Pyrazinamide (PZA), a nicotinamide analogue (Fig. 1), was first chemically synthesized in 1936 (1), but its antituberculosis (anti-TB) potential was not recognized until 1952 (2). Its discovery as a TB drug was based on a serendipitous observation that nicotinamide had certain activity against mycobacteria in animal models (3). Subsequent synthesis of nicotinamide analogues and direct testing in the mouse model of TB infection without in vitro testing led to the identification of PZA as an active agent (4, 5). Before the 1970s, PZA was mainly used as a second-line TB drug for the treatment of drug-resistant TB or in treatment of relapsed TB because of the hepatic toxicity caused by a higher PZA dosage (3.0 g daily) and longer treatment used in earlier clinical studies. However, largely encouraged by the impressive mouse studies by McDermott and colleagues that demonstrated high sterilizing activity of PZA in combination with isoniazid (INH) (6), the British Medical Research Council conducted clinical trials in East Africa with lower PZA doses (1.5 to 2.0 g daily), which are not significantly hepatotoxic. PZA was found to be almost as effective as rifampin (RIF) as a sterilizing drug, as judged by more frequent sputum conversion at 2 months and by the relapse rates. Subsequent clinical studies showed that the effects of RIF and PZA were synergistic. These studies showed that treatment could be shortened from 12 months or more to 9 months if either RIF or PZA was added to the regimen, and to 6 months if both were included (7). PZA has since been used as a first-line agent for treatment of drug-susceptible TB with RIF, INH, and ethambutol, which is currently the best TB therapy. PZA is also an integral component of treatment regimens for multidrug-resistant (MDR) TB (8) and of any new regimens in conjunction with new TB drug candidates in clinical trials (9).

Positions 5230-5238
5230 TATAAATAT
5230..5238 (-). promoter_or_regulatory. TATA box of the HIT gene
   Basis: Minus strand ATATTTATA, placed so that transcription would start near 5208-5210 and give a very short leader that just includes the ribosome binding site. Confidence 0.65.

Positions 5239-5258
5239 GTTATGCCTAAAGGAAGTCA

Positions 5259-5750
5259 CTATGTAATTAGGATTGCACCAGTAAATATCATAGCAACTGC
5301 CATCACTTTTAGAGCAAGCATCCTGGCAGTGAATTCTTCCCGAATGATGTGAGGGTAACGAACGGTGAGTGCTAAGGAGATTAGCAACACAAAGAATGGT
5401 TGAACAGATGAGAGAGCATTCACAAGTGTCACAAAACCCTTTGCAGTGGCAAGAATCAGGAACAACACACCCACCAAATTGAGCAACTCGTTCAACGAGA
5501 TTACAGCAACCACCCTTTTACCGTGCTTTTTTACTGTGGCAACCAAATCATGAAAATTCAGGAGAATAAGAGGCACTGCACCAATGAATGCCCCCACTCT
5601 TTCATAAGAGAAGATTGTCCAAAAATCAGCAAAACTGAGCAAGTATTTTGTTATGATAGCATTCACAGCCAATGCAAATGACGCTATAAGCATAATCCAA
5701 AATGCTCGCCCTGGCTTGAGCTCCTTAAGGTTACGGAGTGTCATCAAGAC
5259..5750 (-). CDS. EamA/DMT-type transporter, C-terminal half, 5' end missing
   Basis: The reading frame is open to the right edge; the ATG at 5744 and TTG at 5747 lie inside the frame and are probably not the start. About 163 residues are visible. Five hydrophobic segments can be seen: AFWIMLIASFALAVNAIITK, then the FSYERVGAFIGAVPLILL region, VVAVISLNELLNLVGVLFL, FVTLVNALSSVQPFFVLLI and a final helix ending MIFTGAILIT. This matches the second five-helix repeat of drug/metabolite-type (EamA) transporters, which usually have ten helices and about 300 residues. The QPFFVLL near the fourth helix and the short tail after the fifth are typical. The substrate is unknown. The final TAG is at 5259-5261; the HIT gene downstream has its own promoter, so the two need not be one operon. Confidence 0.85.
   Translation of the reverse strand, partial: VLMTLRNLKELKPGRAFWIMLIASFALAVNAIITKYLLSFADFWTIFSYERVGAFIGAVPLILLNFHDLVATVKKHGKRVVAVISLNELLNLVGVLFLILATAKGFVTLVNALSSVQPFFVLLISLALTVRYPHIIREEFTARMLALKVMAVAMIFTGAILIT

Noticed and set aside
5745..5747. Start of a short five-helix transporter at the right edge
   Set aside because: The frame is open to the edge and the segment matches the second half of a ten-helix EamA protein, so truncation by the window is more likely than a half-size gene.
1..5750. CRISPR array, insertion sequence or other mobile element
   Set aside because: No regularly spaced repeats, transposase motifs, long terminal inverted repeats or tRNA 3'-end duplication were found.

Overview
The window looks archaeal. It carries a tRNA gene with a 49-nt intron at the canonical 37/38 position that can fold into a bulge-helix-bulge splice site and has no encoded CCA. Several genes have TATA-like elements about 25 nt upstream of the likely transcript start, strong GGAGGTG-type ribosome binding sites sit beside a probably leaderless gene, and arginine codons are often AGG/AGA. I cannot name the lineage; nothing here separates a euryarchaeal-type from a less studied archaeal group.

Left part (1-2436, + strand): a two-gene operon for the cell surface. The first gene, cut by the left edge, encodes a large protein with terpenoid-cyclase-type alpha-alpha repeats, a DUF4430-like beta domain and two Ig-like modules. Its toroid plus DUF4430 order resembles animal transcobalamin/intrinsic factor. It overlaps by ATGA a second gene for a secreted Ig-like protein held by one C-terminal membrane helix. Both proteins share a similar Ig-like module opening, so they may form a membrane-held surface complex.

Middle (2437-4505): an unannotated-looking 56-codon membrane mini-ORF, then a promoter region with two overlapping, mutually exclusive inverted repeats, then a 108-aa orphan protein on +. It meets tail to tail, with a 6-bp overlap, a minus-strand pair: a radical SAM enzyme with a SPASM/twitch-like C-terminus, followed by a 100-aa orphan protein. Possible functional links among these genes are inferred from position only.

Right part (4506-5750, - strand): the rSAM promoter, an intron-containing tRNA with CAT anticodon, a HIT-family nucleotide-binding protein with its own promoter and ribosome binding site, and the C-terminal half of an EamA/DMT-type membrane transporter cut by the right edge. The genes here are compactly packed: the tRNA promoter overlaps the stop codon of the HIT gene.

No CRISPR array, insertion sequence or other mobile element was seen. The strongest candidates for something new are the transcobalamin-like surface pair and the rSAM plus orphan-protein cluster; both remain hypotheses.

- Multidrug-resistant tuberculosis
- Prototype model persister drug
- Pyrazinamide resistance
- Pyrazinoic acid
- Tuberculosis therapy
ASJC Scopus subject areas
- Biochemistry, Genetics and Molecular Biology(all)